We all know that the mind affects body, for example, “You look down in the dumps,” or “He was crestfallen.” Why not, suggests yoga, try the other way round…we are going to try to use asana to sculpt the mind.”
BKS Iyengar, Light on Life, page 11
Using asana to sculpt the mind, a brilliant observation and a powerful understanding that adds infinite depth to our practice.
It’s the idea that not only do asanas have certain inherent qualities that are revealed when we practice them, but that we can actually choose to cultivate what we want to experience more in our selves.
We can choose to sculpt courage in the face of vulnerability (i.e. backbends), one-pointed focus in the face of distraction (i.e. longer holdings), or resilience in the face of challenge (i.e. arm balances).
When we consciously join our experience of the asana with a chosen attitude, alchemy happens.
Here’s how it works: Each time we meet resistance in practice (in the form of vulnerability, distraction or challenge, to use the examples above) with a chosen attitude (like courage, one-pointed focus, or resilience), we chip away at our habitual mental reaction and forge a new pattern, this time one of our choosing. In this way we reshape our internal landscape. With time and practice, it results in our becoming more of who and how we wish to be.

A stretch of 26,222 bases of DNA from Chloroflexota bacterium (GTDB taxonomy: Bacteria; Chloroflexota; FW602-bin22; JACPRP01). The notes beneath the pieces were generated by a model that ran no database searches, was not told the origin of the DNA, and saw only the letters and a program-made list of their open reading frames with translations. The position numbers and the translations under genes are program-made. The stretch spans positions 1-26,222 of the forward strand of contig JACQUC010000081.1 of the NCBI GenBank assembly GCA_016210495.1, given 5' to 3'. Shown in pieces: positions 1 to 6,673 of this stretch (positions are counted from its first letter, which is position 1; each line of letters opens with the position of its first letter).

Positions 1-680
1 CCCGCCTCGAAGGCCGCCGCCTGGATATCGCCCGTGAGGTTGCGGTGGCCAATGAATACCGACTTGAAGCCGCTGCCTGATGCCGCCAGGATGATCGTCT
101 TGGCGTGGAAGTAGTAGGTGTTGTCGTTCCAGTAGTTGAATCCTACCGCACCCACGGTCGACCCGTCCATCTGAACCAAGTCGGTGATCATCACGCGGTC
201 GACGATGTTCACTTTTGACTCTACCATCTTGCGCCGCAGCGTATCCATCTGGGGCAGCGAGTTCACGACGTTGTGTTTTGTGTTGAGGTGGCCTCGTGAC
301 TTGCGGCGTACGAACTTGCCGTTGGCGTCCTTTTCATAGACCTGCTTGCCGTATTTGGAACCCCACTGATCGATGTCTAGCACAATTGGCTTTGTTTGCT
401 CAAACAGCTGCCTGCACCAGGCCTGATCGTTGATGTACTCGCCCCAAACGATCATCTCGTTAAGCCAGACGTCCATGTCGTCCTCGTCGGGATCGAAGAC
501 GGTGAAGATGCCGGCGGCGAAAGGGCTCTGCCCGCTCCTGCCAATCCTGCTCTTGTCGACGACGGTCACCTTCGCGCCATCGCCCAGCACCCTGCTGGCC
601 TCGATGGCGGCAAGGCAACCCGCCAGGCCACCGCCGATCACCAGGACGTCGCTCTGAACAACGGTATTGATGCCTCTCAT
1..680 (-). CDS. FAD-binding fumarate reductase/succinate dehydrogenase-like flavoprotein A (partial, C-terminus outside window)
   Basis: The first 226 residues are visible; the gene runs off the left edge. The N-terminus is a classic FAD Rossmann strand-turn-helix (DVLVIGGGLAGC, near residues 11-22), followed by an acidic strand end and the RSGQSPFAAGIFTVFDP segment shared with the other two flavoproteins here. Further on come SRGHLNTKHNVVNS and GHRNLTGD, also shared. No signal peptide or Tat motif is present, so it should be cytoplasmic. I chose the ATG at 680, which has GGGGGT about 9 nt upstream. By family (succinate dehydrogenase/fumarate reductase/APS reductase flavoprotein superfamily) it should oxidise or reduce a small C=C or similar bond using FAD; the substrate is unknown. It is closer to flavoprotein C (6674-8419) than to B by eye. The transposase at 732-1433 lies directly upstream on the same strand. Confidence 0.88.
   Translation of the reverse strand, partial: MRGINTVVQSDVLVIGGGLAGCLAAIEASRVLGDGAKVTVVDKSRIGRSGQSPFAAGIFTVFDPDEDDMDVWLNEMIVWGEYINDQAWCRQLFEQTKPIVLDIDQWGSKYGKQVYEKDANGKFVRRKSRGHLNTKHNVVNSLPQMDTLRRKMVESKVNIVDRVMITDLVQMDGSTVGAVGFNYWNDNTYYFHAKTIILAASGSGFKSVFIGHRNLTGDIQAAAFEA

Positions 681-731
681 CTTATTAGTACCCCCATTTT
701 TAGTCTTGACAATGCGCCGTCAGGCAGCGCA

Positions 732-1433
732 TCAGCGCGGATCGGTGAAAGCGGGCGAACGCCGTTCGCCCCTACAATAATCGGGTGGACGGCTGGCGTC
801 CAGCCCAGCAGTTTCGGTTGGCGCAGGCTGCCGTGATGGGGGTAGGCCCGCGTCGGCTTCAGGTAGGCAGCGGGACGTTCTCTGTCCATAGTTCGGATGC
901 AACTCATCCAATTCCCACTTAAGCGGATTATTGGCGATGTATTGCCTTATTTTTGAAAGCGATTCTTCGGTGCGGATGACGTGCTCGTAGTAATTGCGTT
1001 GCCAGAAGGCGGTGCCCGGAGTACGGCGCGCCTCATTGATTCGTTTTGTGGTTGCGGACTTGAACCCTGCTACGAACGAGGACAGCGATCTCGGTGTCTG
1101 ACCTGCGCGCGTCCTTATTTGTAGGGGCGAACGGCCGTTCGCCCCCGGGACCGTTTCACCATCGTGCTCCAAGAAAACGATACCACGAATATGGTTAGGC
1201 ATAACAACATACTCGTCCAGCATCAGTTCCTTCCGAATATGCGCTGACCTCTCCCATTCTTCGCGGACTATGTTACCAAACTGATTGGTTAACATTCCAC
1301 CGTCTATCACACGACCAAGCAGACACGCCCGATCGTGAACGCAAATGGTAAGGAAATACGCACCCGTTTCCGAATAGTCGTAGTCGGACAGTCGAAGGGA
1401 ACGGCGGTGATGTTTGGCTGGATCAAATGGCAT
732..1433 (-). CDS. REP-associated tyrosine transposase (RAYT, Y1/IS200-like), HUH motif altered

How we do this, in what poses, for how long we hold them for and in what way we perform them is entirely up to us.
We can practice Adho Mukha Svanasana with the forehead supported to promote peace, with the hands elevated for upliftment or hold it for a 3-minutes to cultivate resolve.
Transformative, fun, and infinitely varied, the art of using the body to mold the mind is a creative process. It involves tailoring the practice to lead our unique manifestation of body-mind to toward a particular goal, in this case a chosen inner attitude.
I’ll be sharing some of sequences and ideas to explore this process in the next few weeks.